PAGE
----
Detective Comics #50 (DC)



Rating: 3.5/5 – A Creative Look at the Past Before a Rebirth.
By ComicSpectrum senior reviewer Shawn Hoklas.

DC’s major titles like Batman, Action and Detective Comics are now hitting their fiftieth issues since the New 52 reboot. Although DC is about to embark on a new journey with its Rebirth, they’re releasing oversized issues before this era ends and a new one begins. Detective Comics number fifty wraps up a storyline that has run over the course of its last few issues, and ends with a wonderful but curious story that pays homage to Detective Comics covers of the past, all written by Peter Tomasi.

As far as the main story goes, this concluding story is solid in it’s execution, but may not be the most exciting of Batman stories especially for a celebratory 50th issue. This may also be because of my lack of excitement for Batman since Jim Gordon took over the mantle of the Bat. Gordon and Harvey Bullock continue their chase for a serial killer that is gathering the bones of his victims to open a doorway to hell in order to slay the devil. This villain is a complex character, but doesn’t come across for me as interesting as other Batman villains introduced in the New 52. That said, the art by Fernando Pasarin and Scot Eaton is superb! I love Pasarin’s style and hope to see him on a book in DC’s Rebirth block later this year. They keep the action moving and provide some great action sequences despite Gordon being less visually exciting.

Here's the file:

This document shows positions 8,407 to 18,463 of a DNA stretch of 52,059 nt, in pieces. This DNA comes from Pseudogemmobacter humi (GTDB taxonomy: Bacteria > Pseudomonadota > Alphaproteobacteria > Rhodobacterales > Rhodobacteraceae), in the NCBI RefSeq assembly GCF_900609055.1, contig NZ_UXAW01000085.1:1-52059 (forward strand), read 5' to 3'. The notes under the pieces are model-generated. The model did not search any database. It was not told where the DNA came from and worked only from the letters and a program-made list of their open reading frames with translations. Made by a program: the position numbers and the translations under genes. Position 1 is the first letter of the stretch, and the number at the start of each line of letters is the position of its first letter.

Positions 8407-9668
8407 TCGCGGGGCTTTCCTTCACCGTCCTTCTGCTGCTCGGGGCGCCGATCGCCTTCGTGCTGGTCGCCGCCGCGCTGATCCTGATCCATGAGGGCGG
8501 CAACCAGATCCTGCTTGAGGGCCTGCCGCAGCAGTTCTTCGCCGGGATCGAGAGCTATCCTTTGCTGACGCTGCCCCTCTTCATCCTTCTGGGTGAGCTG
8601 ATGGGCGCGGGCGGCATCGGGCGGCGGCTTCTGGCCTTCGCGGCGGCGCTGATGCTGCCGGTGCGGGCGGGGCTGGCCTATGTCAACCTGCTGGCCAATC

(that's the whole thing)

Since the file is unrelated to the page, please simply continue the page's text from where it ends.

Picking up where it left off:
The second and shorter part of this issue is called the “11 Curious Cases of Batman” and has eleven different pin-ups that tell a story referencing eleven covers from Detective Comics’ past like issue 50, Norm Breyfogle’s cover from 602, and Michael Kaluta’s cover from 427. I loved the art and was able to pick out each of the covers it was referencing, but I also felt there could have been more information as to why these particular covers were chosen. Why, for example, was Frazer Irving drawing a recreation of Detective Comics number 70? A bit more context would have been appreciated even though I loved the story and the idea to use these covers to tell a story. I’m now curious to see if this is happening across all the other “50th issues”, because if so, I’d be more inclined to pick them up and see what other artists have come up with to pay homage to these character’s past.

Reviewed by: Shawn Hoklas
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